Installation of Ethernet Controller 3C940 on Mandrake 9.2

Last modified: March, 23rd 2005.

The context of this story is the post-installation of a new computer in an academic laboratory. I am just wondering how someone with a single computer (and no Windows installed), with no experience of a Unix-like system, and without any basic knowledge of networking concepts would have done what I successfully achieved and that is described below.

During the installation of Mdk-9.2, I had the feeling that this 3C940 Ethernet Controler device could be a potent source a trouble. For sure, it is not listed in the hardware compatibility list, but who cares about this before installation?

The motherboard (ASUSTEK P4P800 DELUXE) of my computer comes with a CD that contains a linux driver named 3C2000 that should be compatible with the 3C940 device. Great. It just needs to be compiled to produce a 3c2000.o file. The README file says that the kernel sources have to be present on the computer.

The package manager had nothing like kernel-sources to install. I made the OS installation from downloaded ISO files. Going back to a network-connected computer, if found that the sources are available from http://rpmfind.net/linux/RPM/mandrake/9.2/i586/Mandrake/RPMS/. After a lengthy download (40 MB or so) and file transfer by means of an USB key (no network available for the moment...), the package was installed. A make later, the driver object file was build.

I typed insmod 3c2000.o and then ifconfig eth0 x.y.z.t netmask 255.255.255.0 up (as root), the IP number of my machine being x.y.z.t. I was then able to ping on 127.0.0.1 and to x.y.z.t, which is good start. If I wanted to go a bit further, I had first to go through the local gateway. Again, I found on the web that route add default gw x.y.z.254 should do the work, and it really did (The IP of the gateway is x.y.z.254, of course). I was then able to ping to the University DNS server.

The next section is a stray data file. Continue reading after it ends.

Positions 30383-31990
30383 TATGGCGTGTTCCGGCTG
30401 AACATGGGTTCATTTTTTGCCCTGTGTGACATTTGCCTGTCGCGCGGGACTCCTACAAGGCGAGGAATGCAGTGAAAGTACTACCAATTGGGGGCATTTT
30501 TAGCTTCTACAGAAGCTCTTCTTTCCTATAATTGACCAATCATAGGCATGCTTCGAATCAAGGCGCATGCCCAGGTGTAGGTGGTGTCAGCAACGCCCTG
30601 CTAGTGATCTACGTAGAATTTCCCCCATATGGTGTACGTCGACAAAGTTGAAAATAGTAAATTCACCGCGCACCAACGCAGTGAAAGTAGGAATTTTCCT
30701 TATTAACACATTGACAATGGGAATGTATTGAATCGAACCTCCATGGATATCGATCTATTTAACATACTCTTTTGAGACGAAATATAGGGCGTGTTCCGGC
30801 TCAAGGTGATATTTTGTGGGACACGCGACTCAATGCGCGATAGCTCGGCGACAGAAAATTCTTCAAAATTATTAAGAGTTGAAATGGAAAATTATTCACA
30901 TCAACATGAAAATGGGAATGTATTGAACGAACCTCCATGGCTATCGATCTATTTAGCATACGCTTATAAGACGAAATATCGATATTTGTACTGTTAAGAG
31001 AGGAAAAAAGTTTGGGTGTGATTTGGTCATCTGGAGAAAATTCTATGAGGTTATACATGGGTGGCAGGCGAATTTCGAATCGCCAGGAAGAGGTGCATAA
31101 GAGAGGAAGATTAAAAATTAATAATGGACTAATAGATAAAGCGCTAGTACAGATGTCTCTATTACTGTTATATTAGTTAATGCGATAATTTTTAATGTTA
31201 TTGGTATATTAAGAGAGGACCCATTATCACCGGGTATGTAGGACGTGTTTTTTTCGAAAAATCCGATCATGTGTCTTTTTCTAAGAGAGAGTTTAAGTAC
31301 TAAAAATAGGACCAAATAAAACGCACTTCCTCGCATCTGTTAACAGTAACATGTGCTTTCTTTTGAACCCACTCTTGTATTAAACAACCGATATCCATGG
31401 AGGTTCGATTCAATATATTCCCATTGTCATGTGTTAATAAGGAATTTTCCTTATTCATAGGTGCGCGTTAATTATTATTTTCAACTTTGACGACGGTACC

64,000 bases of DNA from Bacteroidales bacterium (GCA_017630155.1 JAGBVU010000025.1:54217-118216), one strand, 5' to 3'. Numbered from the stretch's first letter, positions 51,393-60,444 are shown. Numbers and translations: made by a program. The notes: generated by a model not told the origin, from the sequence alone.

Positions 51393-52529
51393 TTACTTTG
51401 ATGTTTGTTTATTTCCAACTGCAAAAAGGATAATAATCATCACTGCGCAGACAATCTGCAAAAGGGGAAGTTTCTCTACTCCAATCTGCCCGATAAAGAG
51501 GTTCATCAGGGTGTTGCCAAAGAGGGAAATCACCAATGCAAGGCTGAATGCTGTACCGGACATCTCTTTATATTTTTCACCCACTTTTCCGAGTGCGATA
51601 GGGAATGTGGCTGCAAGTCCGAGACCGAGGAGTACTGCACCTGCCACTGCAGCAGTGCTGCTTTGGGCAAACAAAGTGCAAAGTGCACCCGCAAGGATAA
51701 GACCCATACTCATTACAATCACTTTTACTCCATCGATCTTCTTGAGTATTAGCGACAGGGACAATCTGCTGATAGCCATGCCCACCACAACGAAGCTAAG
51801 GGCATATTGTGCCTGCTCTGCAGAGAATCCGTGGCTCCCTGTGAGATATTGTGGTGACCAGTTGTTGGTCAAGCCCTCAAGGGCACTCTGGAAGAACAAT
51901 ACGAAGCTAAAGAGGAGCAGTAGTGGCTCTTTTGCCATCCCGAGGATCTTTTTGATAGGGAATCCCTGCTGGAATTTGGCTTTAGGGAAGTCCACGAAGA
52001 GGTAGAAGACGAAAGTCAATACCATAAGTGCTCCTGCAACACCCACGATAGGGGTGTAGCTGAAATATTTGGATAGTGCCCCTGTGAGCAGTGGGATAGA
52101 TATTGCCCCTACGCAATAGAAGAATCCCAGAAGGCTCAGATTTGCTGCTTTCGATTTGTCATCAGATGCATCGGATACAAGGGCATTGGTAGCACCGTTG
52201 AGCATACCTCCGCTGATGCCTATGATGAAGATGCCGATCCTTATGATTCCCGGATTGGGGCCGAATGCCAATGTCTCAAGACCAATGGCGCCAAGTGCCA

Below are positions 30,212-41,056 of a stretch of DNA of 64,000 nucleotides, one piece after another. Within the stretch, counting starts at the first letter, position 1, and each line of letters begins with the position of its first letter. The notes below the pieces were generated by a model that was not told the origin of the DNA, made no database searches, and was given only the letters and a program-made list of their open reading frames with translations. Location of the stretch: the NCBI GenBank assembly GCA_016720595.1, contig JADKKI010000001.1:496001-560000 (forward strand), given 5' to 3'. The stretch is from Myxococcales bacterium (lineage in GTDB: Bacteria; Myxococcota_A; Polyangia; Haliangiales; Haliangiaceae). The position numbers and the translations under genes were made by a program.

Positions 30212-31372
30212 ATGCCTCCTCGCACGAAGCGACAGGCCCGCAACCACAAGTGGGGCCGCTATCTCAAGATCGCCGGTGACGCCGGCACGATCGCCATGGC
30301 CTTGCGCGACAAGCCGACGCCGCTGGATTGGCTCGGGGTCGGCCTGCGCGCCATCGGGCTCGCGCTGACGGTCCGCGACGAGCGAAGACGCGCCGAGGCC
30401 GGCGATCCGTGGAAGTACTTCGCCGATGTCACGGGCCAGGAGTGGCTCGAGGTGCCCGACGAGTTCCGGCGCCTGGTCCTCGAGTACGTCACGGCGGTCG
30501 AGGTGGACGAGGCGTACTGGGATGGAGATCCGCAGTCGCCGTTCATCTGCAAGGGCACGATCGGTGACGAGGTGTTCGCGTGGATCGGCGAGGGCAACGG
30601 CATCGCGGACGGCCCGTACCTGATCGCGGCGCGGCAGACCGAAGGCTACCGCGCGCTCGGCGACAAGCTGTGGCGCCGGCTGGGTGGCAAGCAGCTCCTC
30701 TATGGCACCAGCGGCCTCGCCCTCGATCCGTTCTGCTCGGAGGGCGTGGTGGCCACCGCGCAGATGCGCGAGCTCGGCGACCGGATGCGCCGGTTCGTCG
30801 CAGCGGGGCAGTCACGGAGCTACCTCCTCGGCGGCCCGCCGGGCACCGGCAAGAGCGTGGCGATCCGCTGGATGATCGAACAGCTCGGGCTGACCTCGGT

Configuration of the DNS server was straighforward by populating the /etc/resolv.conf:
domain my_univ.fr
name server xx.yy.zz.tt
name server xx2.yy2.zz2.tt2

I was not really satisfied because my computer was still anonymous (named localhost by default) and that my preceeding effort are not permanently fixed in the system.

A look to the web (thanks, google !) led me to http://linuxheadquarters.com/howto/networking/networkconfig.shtml and teached me how to fill the /etc/sysconfig/network-scripts/ifcfg-eth0 and /etc/sysconfig/network files, so that all requested network-related information is centralized. I also filled the /etc/hosts file with the IP number and name of my computer.

/etc/sysconfig/network-scripts/ifcfg-eth0:
DEVICE=eth0
USERCTL=no
ONBOOT=yes
BOOTPROTO=none
BROADCAST=x.y.z.255
NETWORK=x.y.z.0
NETMASK=255.255.255.0
IPADDR=x.y.z.t

/etc/sysconfig/network:
NETWORKING=yes
HOSTNAME=my_computer
FORWARD_IPV4=no
GATEWAYDEV=
GATEWAY=x.y.z.254

/etc/hosts:
127.0.0.1 localhost
x.y.z.t my_computer

The auto-configuration at start-up time was achieved by placing 3c2000.o in /lib/modules/kernel_version/kernel/drivers/net, running depmod (as root) and adding alias eth0 3c2000 to /etc/modules.conf. I found that at http://www.commentcamarche.net/forum/affich-466849-comment-activer-eth0-au-demarrage (in French).

So, everything related to web access is now fully functional.


Jean-Marc Nuzillard
jm.nuzillard@univ-reims.fr


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